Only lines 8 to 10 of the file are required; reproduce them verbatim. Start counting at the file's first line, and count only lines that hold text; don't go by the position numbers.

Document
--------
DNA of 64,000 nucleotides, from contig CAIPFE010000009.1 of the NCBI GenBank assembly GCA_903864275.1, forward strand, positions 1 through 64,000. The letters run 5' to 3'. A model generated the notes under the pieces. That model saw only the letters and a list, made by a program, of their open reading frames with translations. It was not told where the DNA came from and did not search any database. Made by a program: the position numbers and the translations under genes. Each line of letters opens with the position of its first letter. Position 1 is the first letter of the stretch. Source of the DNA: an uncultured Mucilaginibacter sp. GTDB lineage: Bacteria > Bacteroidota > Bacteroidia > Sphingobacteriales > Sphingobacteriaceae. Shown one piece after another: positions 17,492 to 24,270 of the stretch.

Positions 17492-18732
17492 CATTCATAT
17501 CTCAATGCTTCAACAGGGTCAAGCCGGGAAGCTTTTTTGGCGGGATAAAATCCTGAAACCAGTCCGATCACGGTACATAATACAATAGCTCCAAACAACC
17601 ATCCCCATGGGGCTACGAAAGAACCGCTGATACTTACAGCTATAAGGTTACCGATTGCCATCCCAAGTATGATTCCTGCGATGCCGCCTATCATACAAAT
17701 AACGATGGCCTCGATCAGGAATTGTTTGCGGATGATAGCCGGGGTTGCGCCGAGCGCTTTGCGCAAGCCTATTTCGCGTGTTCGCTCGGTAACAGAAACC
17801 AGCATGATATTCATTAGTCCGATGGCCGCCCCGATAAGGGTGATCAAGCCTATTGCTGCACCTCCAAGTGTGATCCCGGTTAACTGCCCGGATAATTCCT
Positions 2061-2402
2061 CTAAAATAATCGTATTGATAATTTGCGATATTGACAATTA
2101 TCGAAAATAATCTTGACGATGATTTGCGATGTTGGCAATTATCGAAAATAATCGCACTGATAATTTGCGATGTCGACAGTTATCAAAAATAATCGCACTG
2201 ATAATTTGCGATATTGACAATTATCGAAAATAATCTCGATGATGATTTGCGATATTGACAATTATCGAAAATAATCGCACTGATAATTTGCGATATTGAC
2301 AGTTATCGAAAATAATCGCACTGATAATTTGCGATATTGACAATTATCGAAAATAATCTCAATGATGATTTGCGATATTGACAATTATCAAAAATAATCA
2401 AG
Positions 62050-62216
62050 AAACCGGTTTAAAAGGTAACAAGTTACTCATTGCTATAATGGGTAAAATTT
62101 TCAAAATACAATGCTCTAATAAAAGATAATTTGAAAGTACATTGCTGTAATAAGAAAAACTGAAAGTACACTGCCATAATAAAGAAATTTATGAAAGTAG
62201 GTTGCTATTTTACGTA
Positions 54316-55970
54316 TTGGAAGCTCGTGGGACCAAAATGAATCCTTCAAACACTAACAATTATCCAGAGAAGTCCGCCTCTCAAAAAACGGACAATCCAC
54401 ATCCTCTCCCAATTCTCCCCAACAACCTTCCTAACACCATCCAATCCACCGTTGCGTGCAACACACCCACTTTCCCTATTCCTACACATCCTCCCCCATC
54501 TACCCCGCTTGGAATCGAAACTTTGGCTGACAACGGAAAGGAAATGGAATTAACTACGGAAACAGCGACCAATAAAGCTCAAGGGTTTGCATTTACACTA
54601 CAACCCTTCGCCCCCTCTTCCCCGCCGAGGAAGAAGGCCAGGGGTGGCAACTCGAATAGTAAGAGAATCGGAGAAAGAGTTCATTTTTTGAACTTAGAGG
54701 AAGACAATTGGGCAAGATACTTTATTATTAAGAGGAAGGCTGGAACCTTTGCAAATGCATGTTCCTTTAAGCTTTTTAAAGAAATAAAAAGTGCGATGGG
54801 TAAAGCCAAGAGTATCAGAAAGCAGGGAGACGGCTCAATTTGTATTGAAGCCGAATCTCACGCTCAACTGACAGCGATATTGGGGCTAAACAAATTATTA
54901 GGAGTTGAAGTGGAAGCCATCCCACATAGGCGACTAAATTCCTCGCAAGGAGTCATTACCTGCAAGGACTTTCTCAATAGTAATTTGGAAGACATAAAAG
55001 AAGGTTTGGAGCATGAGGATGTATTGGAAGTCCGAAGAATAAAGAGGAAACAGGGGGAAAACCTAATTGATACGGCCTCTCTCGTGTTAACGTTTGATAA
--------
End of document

Positions 2061-2402
2061 CTAAAATAATCGTATTGATAATTTGCGATATTGACAATTA
2101 TCGAAAATAATCTTGACGATGATTTGCGATGTTGGCAATTATCGAAAATAATCGCACTGATAATTTGCGATGTCGACAGTTATCAAAAATAATCGCACTG